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The Art of Statistics

Learning from Data

By David Spiegelhalter
15-minute read
Audio available
The Art of Statistics by David Spiegelhalter

The Art of Statistics (2019) is a non-technical introduction to the basic concepts of statistical science. Sidelining abstract mathematical analyses in favor of a more human-oriented approach, it explains how statistical science is helping us to answer questions and tell more informative stories. Stepping beyond the numbers, it also considers the role that the media and psychological bias play in the distortion of statistical claims. In these blinks you’ll find the tools and knowledge needed to understand and evaluate these claims.

  • Statistics students looking for a non-technical overview of basic issues
  • Journalists who want to report statistics more accurately
  • Anyone who wants to better evaluate the statistical claims they encounter day-to-day

David Spiegelhalter is a British statistician and statistics communicator. One of the most cited and influential researchers in his field, he serves as the Winton Professor for the Public Understanding of Risk in the Statistical Laboratory at the University of Cambridge. He was president of the Royal Statistical Society for 2017 and 2018.

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The Art of Statistics

Learning from Data

By David Spiegelhalter
  • Read in 15 minutes
  • Audio & text available
  • Contains 9 key ideas
Upgrade to Premium Read or listen now
The Art of Statistics by David Spiegelhalter
Synopsis

The Art of Statistics (2019) is a non-technical introduction to the basic concepts of statistical science. Sidelining abstract mathematical analyses in favor of a more human-oriented approach, it explains how statistical science is helping us to answer questions and tell more informative stories. Stepping beyond the numbers, it also considers the role that the media and psychological bias play in the distortion of statistical claims. In these blinks you’ll find the tools and knowledge needed to understand and evaluate these claims.

Key idea 1 of 9

Statistics can help us answer questions about the world.

Have you ever wondered what statisticians actually do?

To many, statistics is an esoteric branch of mathematics, only slightly more interesting than the others because it makes use of pictures.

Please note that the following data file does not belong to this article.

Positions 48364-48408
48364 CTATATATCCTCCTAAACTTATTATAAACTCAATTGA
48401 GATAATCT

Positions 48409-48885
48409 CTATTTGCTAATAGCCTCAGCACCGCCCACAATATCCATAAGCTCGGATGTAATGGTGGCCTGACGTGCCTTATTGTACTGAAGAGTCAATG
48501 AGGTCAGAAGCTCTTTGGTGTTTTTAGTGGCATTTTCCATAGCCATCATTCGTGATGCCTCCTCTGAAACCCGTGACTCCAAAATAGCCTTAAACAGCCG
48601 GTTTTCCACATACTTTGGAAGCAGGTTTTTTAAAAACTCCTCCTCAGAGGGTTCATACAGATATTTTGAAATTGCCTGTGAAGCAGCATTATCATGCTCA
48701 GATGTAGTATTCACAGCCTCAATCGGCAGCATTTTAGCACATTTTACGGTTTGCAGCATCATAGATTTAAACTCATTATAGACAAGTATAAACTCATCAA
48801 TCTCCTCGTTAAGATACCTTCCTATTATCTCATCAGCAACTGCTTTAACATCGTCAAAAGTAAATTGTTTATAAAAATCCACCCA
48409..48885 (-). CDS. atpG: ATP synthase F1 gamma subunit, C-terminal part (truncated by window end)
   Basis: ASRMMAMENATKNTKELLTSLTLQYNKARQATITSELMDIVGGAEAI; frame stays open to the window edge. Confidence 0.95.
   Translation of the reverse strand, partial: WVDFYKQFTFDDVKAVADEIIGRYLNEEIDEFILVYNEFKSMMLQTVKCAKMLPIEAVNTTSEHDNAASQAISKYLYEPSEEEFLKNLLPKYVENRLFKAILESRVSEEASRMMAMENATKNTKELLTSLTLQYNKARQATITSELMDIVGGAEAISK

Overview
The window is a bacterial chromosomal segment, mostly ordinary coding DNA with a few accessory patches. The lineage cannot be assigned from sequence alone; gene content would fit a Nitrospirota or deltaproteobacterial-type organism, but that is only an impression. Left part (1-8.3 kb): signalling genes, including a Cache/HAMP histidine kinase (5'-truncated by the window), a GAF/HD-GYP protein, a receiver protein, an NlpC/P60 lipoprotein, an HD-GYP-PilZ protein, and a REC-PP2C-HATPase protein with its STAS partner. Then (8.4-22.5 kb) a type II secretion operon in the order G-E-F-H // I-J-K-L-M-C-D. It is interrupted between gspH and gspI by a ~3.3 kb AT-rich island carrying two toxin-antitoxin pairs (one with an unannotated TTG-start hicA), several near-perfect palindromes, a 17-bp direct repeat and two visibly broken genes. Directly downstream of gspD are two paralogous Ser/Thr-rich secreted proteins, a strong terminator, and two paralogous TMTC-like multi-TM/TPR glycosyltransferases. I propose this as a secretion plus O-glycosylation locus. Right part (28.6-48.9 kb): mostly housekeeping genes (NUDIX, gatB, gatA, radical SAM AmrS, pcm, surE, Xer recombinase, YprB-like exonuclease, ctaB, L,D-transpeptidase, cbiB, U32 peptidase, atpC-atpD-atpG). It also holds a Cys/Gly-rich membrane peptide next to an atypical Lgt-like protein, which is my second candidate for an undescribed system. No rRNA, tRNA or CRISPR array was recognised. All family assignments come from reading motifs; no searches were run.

But today, the mathematical side of statistics is considered only one component of the discipline. Statistics deals with the entire lifecycle of data, which has five stages which can be summarized by the acronym PPDAC: Problem, Plan, Data, Analysis, and Conclusion. The job of a statistician is to identify a problem, design a plan to solve it, gather the relevant data, analyze it, and interpret an appropriate conclusion.

Let’s illustrate how this process works by considering a real-life case that the author was once involved in: the case of the serial killer Harold Shipman.

With 215 definite victims and 45 probable ones, Harold Shipman was the United Kingdom’s most prolific serial killer. Before his arrest in 1998, he used his position of authority as a doctor to murder many of his elderly patients. His modus operandi was to inject his patients with a lethal dose of morphine and then alter their medical records to make their deaths look natural.

The author was on the task force set up by a public inquiry to determine whether Shipman’s murders could have been detected earlier. This constitutes the first stage of the investigative cycle – the problem.

The next stage – the plan – was to collect information regarding the deaths of Shipman’s patients and compare this with information regarding other patient deaths in the area to see if there were any suspicious incongruities in the data.

The third stage of the cycle – data – involves the actual process of collecting data. In this case, that meant examining hundreds of physical death certificates from 1977 onwards.

In the fourth stage, the data was analyzed, entered into software, and compared using graphs. The analysis brought to light two things: First, Shipman’s practice recorded a much higher number of deaths than average for his area. Second, whereas patient deaths for other general practices were dispersed throughout the day, Shipman’s victims tended to die between 01:00 p.m. and 05:00 p.m. – precisely when Shipman undertook his home visits.

The final stage is the conclusion. The author’s report concluded that if someone had been monitoring the data, Shipman’s activities could have been discovered as early as 1984 – 15 years earlier – which could have saved up to 175 lives.

So, what do statisticians do? They look at patterns in data to solve real-world problems.

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